Sat, Sep 18, 2021

Governance & Political Transformation

Army using force to enforce lockdown in Lesotho

Lesotho Flag Animation (Close-up)

by Rapule Moiloa…A friend of mine from Lesotho said that she witnessed how the lock down is affecting people in Lesotho in terms of how the army uses force with the police is hiding behind the army and allows the army to beat people and use force. The queues at groceries shops are long and she said that Shoprite closes around 11am and the people with small businesses are affected since they sell fast food etc. She also said that at least the government has announced price reduction in fuel prices.

COVID-19 depriving security forces of their family time


by Nonkosi in Braamfisher in Soweto…On Monday 12 April four liquor traders were arrested for contravening the Disaster Management Act of 2020 by selling liquor and cigarettes during the lock down. This shows that people are no taking COVID-19 seriously.

One of the soldiers we interfaced with was so frustrated by people of Braamfisher’s behavior. I laughed and said at least you are making money and we SAPS members are getting not anything. He said you are fortunate because you are able to see your family. “I’m home sick and if people don’t listen and behave like this,we will be deployed and stay in our camps till this is over. Money won’t make up for the time lost with our family” said the soldier.
Its the little things that we take for granted that matters more. We are working for long hours forcing people to stay home for their safety. It is unfortunate that street vendors can’t operate their business and the extension of the lock down means that they won’t be able to provide for their families. Every time I go back home I am afraid that I can infect my family. To keep them safe. At least the little that people can do is to stay at home. Nonetheless, I would like to thank our petrol attendants who are rendering services to the essential workers.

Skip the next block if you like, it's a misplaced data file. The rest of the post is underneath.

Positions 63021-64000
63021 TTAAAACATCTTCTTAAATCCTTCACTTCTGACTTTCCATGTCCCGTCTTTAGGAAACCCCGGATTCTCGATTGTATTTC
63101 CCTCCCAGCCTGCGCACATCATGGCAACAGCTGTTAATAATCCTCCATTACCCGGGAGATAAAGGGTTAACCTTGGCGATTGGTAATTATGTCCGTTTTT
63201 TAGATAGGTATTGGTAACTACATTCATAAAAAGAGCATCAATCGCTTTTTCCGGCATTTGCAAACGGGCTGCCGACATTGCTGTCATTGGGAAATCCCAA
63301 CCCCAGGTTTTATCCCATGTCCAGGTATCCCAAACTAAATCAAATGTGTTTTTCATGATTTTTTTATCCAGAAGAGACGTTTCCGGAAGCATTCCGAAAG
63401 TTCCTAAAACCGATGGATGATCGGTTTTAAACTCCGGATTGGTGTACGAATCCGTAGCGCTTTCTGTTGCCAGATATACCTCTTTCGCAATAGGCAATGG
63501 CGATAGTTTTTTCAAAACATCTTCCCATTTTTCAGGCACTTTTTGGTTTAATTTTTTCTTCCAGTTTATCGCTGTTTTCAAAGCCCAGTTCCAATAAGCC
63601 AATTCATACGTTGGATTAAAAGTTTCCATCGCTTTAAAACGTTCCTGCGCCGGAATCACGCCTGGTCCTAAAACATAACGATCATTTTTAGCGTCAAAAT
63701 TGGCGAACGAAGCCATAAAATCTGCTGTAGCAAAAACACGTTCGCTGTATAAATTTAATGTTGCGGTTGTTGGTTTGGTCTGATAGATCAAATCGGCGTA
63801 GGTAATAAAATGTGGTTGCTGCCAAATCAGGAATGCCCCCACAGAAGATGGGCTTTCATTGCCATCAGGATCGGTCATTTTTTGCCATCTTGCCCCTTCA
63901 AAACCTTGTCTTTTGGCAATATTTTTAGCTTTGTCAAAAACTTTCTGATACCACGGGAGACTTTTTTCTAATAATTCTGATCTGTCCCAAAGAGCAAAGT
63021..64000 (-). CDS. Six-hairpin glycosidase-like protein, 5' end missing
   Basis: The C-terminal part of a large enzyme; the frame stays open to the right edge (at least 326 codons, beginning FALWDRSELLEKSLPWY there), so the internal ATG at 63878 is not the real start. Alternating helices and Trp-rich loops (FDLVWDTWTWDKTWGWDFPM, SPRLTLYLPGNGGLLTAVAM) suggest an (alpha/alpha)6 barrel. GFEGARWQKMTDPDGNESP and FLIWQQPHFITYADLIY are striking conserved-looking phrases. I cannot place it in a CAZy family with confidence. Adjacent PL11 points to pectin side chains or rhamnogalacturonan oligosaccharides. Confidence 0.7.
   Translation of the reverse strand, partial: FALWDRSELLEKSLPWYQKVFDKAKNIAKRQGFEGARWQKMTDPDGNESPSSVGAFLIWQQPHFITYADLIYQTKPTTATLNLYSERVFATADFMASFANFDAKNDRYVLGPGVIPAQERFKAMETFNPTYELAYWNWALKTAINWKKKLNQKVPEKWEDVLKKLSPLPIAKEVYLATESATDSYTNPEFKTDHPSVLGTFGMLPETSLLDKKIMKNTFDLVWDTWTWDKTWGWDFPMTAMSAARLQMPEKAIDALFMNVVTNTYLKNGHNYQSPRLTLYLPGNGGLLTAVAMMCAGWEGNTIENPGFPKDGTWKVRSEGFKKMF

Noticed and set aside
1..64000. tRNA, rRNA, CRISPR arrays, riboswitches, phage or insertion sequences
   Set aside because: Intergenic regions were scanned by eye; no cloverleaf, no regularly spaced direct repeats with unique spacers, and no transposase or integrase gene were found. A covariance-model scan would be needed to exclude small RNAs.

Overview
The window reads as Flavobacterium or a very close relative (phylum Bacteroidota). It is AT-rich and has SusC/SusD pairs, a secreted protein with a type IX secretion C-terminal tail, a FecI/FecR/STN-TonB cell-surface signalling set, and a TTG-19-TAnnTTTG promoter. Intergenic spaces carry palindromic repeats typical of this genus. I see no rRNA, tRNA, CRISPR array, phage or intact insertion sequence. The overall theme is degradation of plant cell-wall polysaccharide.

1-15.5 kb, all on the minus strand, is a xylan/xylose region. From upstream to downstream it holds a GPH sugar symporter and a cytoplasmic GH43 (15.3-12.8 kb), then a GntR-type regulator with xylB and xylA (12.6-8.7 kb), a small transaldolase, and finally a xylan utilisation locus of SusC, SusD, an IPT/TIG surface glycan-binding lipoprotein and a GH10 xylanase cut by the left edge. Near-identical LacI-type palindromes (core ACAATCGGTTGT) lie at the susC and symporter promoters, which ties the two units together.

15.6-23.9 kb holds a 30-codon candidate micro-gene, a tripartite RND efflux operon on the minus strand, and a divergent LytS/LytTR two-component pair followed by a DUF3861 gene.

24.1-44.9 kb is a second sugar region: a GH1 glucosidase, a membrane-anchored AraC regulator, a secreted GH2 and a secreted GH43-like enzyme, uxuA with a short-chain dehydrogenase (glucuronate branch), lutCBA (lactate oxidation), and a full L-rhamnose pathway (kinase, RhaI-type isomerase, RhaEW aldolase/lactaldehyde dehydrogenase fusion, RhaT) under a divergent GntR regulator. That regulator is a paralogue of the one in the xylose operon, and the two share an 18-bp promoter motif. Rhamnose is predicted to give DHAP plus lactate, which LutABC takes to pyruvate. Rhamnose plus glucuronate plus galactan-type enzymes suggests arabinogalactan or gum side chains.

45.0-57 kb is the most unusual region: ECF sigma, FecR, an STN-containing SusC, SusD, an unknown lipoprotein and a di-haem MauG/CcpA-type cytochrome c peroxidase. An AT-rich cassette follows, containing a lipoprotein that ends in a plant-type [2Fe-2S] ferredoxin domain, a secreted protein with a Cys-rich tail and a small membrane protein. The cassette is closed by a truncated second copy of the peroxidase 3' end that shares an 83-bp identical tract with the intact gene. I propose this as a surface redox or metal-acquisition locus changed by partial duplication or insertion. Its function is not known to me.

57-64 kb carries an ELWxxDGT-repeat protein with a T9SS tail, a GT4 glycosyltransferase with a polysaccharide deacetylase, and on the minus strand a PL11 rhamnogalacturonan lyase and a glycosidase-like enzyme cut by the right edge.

Coronavirus- Conspiracy theories rock Maputo


By: Francisco Manhique…It is still possible to move around the city of Maputo in a state of emergency and find a cluster of people without masks. Among the arguments are: We are Africans, this disease kills white people; With African medicine we can cure Covid-19; Our temperatures are not favourable for the survival of Covid-19.

However, on April 10, by the way, Good Friday, it was announced that there were 20 positive cases of corona virus in Mozambique. Not ignoring the question of ignorance, there is also the question of survival, among the people, there are those who work for daily bread, so, among the concerns, there is a possible axiom, “If I stay at home, I will starve and if I go out to work I will be infected with COVID-19”.

This report does not provide answers, but on the other hand, it brings the reality of a people who struggle every day to find what to eat, in this regard, what do we do and what is the government’s role in times of crisis like this?

“A disciplina Salvou a China, A Indisciplina Afogou a Europa e a Ignorância vai Matar a Africa”.

Discipline Saved China, Indiscipline Drowned Europe and Ignorance Will Kill Africa”.

Por: Francisco Manhique

Ainda é possível circular arredores da cidade de Maputo em pleno estado de emergência e encontrar um aglomerado de pessoas e sem mascaras. Entre os argumentos destacam-se:

  • Somos Africanos, essa doença é dos brancos;
  • Com a medicina Africa podemos curar a Covid-19;
  • Nossas temperaturas são imunes a Covid-19.

Entretanto, no dia 10 de Abril, por sinal sexta-feira santa, contabilizavam 20 casos positivos por corona Vírus em Moçambique. Não deixando de lado a questão da ignorância, existe também a questão da sobrevivência, entre as pessoas na imagem, há os que trabalham pelo pão de cada dia, desta forma, entre as preocupações, há um possível axioma, “se fico em casa, passo fome, se saio para trabalhar fico contaminado pelo covid-19”.

Esta reportagem não traz respostas, mas traz por outro lado, a realidade de um povo que luta todos os dias para ter oque comer, quanto a isso, oque fazer? Ou talvez dizer, qual deve ser o papel dp governo em tempos de crise tal como é em tempos do Covid-19.